Almost single handedly, President Trump has made lawyers the breakout stars in the early days of his new administration.
Legal experts in immigration and refugee law, international trade, religious freedom, and the constitutional powers of the executive branch have, seemingly overnight, become regular guests on network and cable news, quoted on front pages of national newspapers, and gained thousands of followers on social media.
Law schools can seize this moment and, like the generation inspired by Woodward and Bernstein to pursue careers in journalism, lead the renaissance in legal education that would revive a profession in need of an injection of youth, idealism, and high-tech savvy.
Lawyers are playing a central role in this grand national civics class that we have been called to attend. With in-depth legal knowledge and an encyclopedic sense of history, these men and women — judges, law practitioners, scholars, and law students — have raised our collective consciousness (with the
help of musical theater’s Alexander Hamilton) about the important role lawyers and the law have played in the founding of our nation and the ongoing stability of our system conferred by the adherence to the rule of law.
The armies of lawyers and law students that descended on major airports across the country in the wake of the president’s executive order banning immigration from seven Muslim-majority countries, as lawyers from the ACLU prepared their case to stay the ban in federal court, inspired a sense of pride in the profession not experienced in years.
Many of our students and faculty members were standing outside the United States courthouse in downtown Brooklyn in the cold January night cheering with thousands of others as the lawyers bounded down the stairs with the court-ordered stay in their hands.
Now, the new round of immigration enforcement across the country, designed to deport undocumented immigrants but affecting some legal residents as well, will further test the laws of our nation and again put lawyers center stage in what is sure to be a robust national debate.
Just when our nation needs more, not fewer good public spirited lawyers, the deteriorating image of the lawyer – often a butt of jokes or derision until you need one – has unfortunately helped to dissuade many of our nation’s most talented and promising young people to pursue other professional endeavors.
Since the 2008 financial crisis, law schools have taken a hit in applications, and the numbers of students choosing to study law decreased dramatically. But at Brooklyn Law School last year we started to see a significant uptick in applications — an increase of more than 12 percent over the previous year — and we are on pace to exceed that this year.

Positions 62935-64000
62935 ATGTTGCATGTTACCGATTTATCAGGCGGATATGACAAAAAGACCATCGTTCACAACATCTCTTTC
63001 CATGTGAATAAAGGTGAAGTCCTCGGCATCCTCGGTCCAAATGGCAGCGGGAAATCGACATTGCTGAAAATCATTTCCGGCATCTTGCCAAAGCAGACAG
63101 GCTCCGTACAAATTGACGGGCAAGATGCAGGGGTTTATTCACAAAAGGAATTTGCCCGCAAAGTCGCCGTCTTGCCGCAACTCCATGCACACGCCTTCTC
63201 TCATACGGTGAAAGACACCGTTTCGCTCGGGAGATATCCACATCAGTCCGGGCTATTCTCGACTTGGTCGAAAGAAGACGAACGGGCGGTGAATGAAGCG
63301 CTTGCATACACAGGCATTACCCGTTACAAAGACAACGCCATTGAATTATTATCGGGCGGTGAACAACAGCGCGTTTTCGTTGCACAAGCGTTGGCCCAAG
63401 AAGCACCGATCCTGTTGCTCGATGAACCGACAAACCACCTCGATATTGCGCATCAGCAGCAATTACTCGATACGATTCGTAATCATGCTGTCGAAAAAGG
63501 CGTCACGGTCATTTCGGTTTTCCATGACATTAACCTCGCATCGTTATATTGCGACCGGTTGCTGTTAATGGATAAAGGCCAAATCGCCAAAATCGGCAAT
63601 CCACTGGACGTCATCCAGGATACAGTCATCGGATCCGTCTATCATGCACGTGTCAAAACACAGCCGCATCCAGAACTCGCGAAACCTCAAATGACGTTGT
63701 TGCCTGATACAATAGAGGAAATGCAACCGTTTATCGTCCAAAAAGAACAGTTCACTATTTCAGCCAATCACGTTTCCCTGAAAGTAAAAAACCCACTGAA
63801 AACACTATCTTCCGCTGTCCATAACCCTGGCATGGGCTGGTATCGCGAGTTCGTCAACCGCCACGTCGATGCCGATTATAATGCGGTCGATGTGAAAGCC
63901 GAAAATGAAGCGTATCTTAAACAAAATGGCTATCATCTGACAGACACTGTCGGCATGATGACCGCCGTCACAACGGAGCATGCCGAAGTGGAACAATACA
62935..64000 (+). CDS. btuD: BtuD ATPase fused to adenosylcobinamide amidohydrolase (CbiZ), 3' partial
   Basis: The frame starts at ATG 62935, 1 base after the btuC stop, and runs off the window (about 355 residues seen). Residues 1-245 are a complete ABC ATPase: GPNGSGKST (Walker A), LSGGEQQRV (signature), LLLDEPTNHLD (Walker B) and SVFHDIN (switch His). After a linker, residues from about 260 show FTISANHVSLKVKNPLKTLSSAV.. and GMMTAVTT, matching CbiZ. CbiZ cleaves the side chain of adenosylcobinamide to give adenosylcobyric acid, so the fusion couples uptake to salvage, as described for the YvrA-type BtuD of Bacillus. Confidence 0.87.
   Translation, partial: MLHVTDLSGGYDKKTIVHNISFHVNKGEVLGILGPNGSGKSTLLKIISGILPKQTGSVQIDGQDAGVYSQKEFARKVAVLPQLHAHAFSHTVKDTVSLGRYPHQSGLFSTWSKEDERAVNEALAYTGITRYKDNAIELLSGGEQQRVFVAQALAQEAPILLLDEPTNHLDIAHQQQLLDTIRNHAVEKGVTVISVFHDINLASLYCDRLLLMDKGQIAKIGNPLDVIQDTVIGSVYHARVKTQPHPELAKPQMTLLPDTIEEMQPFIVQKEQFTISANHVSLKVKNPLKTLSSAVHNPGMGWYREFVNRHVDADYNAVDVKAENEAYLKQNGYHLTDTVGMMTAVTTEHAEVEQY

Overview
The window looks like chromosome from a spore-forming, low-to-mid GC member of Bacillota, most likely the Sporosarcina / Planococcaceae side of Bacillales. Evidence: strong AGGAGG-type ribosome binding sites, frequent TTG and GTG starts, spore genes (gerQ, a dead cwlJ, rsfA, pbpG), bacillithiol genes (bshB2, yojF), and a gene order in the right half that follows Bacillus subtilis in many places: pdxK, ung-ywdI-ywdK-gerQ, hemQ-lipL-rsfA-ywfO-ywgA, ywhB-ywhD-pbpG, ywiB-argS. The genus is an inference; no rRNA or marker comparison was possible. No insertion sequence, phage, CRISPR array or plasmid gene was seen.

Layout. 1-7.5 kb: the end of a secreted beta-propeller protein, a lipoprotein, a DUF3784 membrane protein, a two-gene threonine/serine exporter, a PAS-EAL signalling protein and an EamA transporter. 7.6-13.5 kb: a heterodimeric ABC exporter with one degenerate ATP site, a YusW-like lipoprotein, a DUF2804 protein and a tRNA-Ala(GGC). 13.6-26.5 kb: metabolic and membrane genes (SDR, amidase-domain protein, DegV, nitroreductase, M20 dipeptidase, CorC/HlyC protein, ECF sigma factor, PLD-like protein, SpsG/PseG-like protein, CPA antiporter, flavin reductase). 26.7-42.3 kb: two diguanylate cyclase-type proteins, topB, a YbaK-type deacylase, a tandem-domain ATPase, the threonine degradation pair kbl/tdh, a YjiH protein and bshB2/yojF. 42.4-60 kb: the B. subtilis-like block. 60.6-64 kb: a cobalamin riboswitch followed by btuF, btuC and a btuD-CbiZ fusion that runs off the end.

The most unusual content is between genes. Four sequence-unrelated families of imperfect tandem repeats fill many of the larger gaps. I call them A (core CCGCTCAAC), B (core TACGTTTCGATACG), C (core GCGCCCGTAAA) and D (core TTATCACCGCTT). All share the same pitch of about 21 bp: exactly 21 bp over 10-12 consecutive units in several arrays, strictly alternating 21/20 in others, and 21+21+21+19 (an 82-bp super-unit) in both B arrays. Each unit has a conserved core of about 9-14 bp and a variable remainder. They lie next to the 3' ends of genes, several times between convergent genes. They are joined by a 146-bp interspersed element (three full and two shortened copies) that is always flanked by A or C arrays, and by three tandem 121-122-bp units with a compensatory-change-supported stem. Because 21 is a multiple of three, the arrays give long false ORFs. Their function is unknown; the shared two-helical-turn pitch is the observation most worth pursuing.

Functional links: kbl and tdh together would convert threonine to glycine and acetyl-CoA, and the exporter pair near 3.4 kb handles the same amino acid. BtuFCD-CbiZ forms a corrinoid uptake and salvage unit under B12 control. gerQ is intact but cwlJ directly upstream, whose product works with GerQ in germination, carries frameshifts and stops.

Some of this increased interest can be attributed to an improving economy but another compelling factor is the intense interest among many Millennials in issues of social justice and the urge to make a positive difference.
They are a keenly entrepreneurial generation, and the law and well-trained lawyers are central to success of new ventures.
Certainly, over the last few weeks, there has been an awakening of appreciation for what lawyers do, not only to safeguard our business and personal interests, but to protect the rights of Americans and of those who wish to come to our country to escape war and tyranny and build a better life.
While recent events, in and of themselves, cannot be expected to entirely change perceptions of lawyers and our nation’s legal enterprise for the better, they do offer a remarkable platform upon which law schools can demonstrate their relevance in a global, high-tech world and, once again, become a highly desirable profession for the best and the brightest of the next generation.
We have lost sight of how critically relevant lawyers are to the social order that is the bedrock of our growth and prosperity.
There has been precious little understanding of and appreciation for the foundational laws of our land and the role lawyers play in bringing to fruition all the benefits of our constitutional guarantees that are at the core of our democratic way of life.
Law schools must seize this opportunity to trumpet the good news that, just as lawyers were instrumental in our nation’s beginnings, they are absolutely essential today to the defense of our rights, the pursuit of justice, and the preservation of our Republic.
Not a bad day at the office.
Nicholas W. Allard is the president and Joseph Crea Dean and Professor of Law at Brooklyn Law School.
The views of contributors are their own and not the views of The Hill.